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The Jealousy of Miriam and Aaron
In this scene Miriam is the chief actor: the punishment falls on her alone. Aaron seems to have been led away by her (cp. Exodus 32:22-25). The controversy arose in connexion with Moses’ marriage with an Ethiopian, but the sequel, to which no reference is made to this matter, shows that the real reason of the strife is the jealousy of Miriam and Aaron over the superior position of their younger brother (Numbers 12:2, Numbers 12:6-9).
1. The Ethiopian woman] Heb. ’the Cushite woman.’ This can hardly be Zipporah, who was a Midianite (Exodus 2:16, Exodus 2:21). Moses, it appears, had married again. Marriage with the Canaanites was forbidden (Exodus 34:16), but not with the Egyptians (see Deuteronomy 23:7-8).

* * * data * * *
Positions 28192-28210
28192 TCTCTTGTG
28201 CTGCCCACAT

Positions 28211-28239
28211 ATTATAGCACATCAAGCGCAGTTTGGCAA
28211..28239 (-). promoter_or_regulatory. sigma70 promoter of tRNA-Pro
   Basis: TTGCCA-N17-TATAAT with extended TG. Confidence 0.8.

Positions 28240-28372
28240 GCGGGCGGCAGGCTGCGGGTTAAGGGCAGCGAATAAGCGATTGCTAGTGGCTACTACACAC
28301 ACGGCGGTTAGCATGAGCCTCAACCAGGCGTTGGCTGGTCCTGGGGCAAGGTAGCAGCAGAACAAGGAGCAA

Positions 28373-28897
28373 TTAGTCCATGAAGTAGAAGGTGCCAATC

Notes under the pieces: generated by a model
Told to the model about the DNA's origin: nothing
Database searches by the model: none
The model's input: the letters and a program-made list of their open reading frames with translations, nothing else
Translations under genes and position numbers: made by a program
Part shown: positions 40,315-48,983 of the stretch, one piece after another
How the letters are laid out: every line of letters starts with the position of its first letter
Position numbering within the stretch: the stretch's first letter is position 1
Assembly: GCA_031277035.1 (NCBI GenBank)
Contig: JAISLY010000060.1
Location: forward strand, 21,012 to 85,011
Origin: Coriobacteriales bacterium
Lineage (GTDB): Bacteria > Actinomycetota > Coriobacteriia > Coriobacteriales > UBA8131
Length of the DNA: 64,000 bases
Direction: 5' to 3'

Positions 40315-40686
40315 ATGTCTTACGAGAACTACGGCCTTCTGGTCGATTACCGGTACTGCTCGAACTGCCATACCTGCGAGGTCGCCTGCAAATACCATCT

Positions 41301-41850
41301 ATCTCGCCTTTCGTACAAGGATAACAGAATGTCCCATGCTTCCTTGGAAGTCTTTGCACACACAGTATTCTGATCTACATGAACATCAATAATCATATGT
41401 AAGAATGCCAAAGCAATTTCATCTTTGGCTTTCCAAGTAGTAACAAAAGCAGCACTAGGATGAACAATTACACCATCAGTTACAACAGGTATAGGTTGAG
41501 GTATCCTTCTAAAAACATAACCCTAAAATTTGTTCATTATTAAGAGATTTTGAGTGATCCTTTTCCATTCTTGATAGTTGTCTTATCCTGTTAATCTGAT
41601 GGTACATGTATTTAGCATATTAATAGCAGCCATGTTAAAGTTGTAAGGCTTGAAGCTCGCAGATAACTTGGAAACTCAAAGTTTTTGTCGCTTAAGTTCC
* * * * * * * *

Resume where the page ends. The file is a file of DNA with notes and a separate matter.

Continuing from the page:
2. Miriam is called a prophetess in Exodus 15:20: see note there and cp. Exodus 4:14-17.
3. Moses made no retort to the criticism, thus exhibiting true greatness.
6-8. The superior favour shown here to Moses consists (1) in the direct manner in which God reveals His will to him, and (2) in his position of general authority.
12. Leprosy was a living death, and contact with a leper involved the same defilement as with a dead body; see Leviticus 13:45.
14. The prayer is heard, but Miriam is obliged to submit to the customary seclusion and purification, in order that the people may know of her sin and punishment, and take warning.
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Dummelow, John. "Commentary on Numbers 12". "Dummelow's Commentary on the Bible". https://www.studylight.org/
the Fifth Week after Epiphany